Growers take climate change clarion call to Copenhagen

Growers and farmers have told world leaders in Copenhagen they can and will help still the "perfect storm" of soaring demand for food, water and energy.

Agriculture "can and will be part of the solution to climate change", the NFU told the Copenhagen climate change summit last week.

Combinable Crops Board chairman Ian Backhouse said farming could help avert what Government chief scientist John Beddington recently called a perfect storm. "But we will need the co-operation of our governments, the private sector, non-government organisations, the public and media," he added.

"Increasing productivity is critical to improving the adaptive capacity of both rich and poor farmers against climate change, to enhance food security and to reduce pressure on our natural environment."

Dr Jonathan Scurlock, the NFU's chief adviser on renewable energy and climate change, went to the summit with Backhouse and highlighted four main themes for tackling climate change.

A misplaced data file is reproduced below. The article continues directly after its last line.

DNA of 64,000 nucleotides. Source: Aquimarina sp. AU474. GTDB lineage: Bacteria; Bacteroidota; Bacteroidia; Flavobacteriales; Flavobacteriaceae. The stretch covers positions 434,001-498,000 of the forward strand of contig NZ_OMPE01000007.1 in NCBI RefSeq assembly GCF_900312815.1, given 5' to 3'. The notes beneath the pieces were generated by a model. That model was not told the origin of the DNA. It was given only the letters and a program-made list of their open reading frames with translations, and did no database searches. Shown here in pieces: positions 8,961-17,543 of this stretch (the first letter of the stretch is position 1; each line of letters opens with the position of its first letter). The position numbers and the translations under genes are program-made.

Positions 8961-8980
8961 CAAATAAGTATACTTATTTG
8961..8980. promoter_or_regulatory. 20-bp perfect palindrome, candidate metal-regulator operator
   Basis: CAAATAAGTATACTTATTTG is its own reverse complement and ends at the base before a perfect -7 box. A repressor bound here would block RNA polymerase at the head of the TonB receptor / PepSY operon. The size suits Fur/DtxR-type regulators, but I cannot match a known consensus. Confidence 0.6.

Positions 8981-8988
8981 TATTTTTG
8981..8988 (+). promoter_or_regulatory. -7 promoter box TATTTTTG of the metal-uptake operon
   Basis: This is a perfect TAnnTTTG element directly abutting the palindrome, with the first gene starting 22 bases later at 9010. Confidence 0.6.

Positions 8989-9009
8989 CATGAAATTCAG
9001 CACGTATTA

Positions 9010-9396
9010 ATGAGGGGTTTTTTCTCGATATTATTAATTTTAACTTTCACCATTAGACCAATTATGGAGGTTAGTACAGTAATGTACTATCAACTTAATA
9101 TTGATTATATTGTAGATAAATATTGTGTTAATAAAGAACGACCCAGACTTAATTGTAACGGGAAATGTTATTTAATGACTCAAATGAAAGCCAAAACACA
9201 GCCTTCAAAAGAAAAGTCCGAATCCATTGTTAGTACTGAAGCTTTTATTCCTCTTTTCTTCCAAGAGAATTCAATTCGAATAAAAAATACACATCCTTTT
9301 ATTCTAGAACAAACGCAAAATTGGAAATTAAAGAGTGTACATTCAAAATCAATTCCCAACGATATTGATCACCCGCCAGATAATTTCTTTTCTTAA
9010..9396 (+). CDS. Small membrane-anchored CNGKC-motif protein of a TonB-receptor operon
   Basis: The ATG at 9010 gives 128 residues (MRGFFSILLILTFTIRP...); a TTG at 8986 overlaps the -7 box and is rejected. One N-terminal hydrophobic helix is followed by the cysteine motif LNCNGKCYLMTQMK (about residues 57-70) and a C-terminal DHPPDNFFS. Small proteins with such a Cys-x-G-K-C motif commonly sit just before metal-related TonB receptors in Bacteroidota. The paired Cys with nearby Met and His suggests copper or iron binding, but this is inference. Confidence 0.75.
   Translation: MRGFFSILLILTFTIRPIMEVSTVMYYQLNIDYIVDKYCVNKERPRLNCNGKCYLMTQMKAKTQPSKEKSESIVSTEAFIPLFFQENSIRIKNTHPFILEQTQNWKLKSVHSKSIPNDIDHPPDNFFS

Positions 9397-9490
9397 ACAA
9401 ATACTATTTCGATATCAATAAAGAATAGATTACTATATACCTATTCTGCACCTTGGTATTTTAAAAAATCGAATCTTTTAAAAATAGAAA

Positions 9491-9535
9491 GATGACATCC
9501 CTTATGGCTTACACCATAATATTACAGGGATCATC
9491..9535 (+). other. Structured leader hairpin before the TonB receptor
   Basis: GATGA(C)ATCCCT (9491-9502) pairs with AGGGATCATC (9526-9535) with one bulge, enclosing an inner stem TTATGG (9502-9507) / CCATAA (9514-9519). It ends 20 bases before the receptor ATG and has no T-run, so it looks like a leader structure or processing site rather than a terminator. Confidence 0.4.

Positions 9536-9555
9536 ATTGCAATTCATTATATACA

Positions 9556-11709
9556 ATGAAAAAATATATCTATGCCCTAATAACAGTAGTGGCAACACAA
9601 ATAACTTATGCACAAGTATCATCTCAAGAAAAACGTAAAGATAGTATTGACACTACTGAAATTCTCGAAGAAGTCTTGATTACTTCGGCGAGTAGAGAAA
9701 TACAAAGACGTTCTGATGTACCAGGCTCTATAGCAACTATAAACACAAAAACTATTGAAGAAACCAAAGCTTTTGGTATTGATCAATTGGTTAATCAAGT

These included increased greenhouse gas efficiency, enhanced carbon storage in vegetation and soils, a wide range of bio-energy technologies to displace fossil fuel use and uptake of other renewable energies such as wind and solar power.


Have you registered with us yet?

Register now to enjoy more articles and free email bulletins

Sign up now
Already registered?
Sign in

Before commenting please read our rules for commenting on articles.

If you see a comment you find offensive, you can flag it as inappropriate. In the top right-hand corner of an individual comment, you will see 'flag as inappropriate'. Clicking this prompts us to review the comment. For further information see our rules for commenting on articles.

comments powered by Disqus

Read These Next

Horticulture education update - staying on course

Horticulture education update - staying on course

Raised levels of investment in horticulture education and increased student take-up is welcome news for the industry, says Rachel Anderson.

How will reduced apple and pear harvests hit the industry?

How will reduced apple and pear harvests hit the industry?

This spring, many top-fruit growers in the UK and across Europe were dismayed to discover that swathes of their orchards had been hit by frost.

How should fruit growers prepare for water abstraction reform?

How should fruit growers prepare for water abstraction reform?

Upcoming reforms to water abstraction licensing will for the first time cap the amount of water that fruit growers can take for trickle irrigation.